The Los Angeles County Board of Supervisors has approved a settlement with the U.S. Department of Justice that addresses federal concerns about mental health services, suicide prevention and use-of-force issues in the County’s jails.
The settlement builds on the sweeping progress already achieved by the County in recent years to ensure that the thousands of inmates in its charge—many of them suffering mental illnesses—are treated humanely and in strict accordance with Constitutional mandates. Unprecedented levels of training, transparency and accountability are now built into the system.
The Department of Justice itself acknowledges in the settlement that “the County and the Sheriff have demonstrated a renewed commitment to reforming the Jails and…have made significant commitments to protect prisoners from abuse and excessive force by staff that further the Parties’ mutual interest.”
Nearly four years ago, the Board created the Citizens’ Commission on Jail Violence, a blue-ribbon panel that was directed to undertake an unflinching examination of alleged brutality by deputies in the jail. The commission’s landmark report recommended more than 60 reforms. All of them have been enacted, including the creation of the Office of Inspector General.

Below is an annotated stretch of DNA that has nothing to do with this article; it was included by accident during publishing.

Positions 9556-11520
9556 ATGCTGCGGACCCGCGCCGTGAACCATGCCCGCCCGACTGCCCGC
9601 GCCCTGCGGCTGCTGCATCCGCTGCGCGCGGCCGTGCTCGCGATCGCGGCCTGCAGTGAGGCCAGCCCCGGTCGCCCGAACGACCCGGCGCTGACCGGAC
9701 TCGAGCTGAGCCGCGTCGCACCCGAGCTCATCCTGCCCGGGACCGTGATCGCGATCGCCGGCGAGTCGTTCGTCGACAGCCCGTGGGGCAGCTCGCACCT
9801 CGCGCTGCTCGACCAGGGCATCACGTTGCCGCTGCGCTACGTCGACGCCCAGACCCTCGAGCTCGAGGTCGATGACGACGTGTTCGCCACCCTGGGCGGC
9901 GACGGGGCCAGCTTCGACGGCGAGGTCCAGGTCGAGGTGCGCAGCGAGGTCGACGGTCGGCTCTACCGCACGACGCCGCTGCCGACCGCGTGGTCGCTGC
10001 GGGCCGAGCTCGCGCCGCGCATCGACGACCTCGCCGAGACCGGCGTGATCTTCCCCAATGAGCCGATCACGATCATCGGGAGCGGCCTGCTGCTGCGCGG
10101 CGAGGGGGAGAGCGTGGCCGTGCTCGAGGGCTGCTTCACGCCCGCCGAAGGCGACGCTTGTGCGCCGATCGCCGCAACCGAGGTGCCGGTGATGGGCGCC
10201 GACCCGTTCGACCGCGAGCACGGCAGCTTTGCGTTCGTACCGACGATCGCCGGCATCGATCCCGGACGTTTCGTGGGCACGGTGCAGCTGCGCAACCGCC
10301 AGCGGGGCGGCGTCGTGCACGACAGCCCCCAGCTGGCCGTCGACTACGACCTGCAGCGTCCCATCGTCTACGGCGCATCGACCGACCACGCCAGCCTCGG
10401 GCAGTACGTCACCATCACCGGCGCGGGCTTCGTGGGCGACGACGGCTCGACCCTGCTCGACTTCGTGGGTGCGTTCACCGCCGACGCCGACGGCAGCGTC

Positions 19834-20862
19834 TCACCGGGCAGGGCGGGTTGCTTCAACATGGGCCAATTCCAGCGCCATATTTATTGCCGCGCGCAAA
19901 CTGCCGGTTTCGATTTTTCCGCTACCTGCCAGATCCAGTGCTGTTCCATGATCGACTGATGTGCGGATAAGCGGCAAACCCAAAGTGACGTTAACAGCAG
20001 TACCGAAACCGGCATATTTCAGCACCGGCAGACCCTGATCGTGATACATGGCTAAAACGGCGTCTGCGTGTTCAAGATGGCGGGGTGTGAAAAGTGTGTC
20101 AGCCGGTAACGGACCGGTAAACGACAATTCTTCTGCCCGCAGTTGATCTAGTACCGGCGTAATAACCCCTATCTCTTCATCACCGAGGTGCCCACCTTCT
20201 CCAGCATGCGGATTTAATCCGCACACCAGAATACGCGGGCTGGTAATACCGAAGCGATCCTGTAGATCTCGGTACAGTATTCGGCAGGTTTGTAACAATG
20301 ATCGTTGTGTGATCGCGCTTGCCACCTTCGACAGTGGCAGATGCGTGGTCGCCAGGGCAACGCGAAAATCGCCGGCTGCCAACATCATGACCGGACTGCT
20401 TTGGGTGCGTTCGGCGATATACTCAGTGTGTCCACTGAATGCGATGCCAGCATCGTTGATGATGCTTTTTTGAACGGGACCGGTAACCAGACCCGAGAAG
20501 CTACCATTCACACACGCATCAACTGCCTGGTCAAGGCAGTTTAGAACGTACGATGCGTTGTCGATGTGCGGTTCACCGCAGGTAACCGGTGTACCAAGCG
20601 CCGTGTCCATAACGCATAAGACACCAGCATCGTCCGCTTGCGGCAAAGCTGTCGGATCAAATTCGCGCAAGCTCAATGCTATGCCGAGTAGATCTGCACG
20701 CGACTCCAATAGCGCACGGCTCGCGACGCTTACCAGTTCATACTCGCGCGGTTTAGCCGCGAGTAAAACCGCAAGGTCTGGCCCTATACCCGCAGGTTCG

Earlier this year, the Board approved the creation of a Civilian Oversight Commission for the Sheriff’s Department to provide community members with a sustained voice and help restore public confidence in the department. In the weeks ahead, the Board will weigh a series of recent recommendations for the commission’s structure by a working group appointed by the Supervisors.
At the same time, the County has championed efforts to place more inmates with mental health issues in community settings, an effort led by District Attorney Jackie Lacey.
In all, during the past two fiscal years, the Board of Supervisors has allocated more than $200 million in new, ongoing annual funding for systemic reforms in the jail system and alternatives to custody.
The Board of Supervisors will continue to work closely with federal officials and with Sheriff Jim McDonnell, a former member of the Citizens’ Commission on Jail Violence who has made significant progress in championing and implementing reforms in the nation’s largest Sheriff’s Department.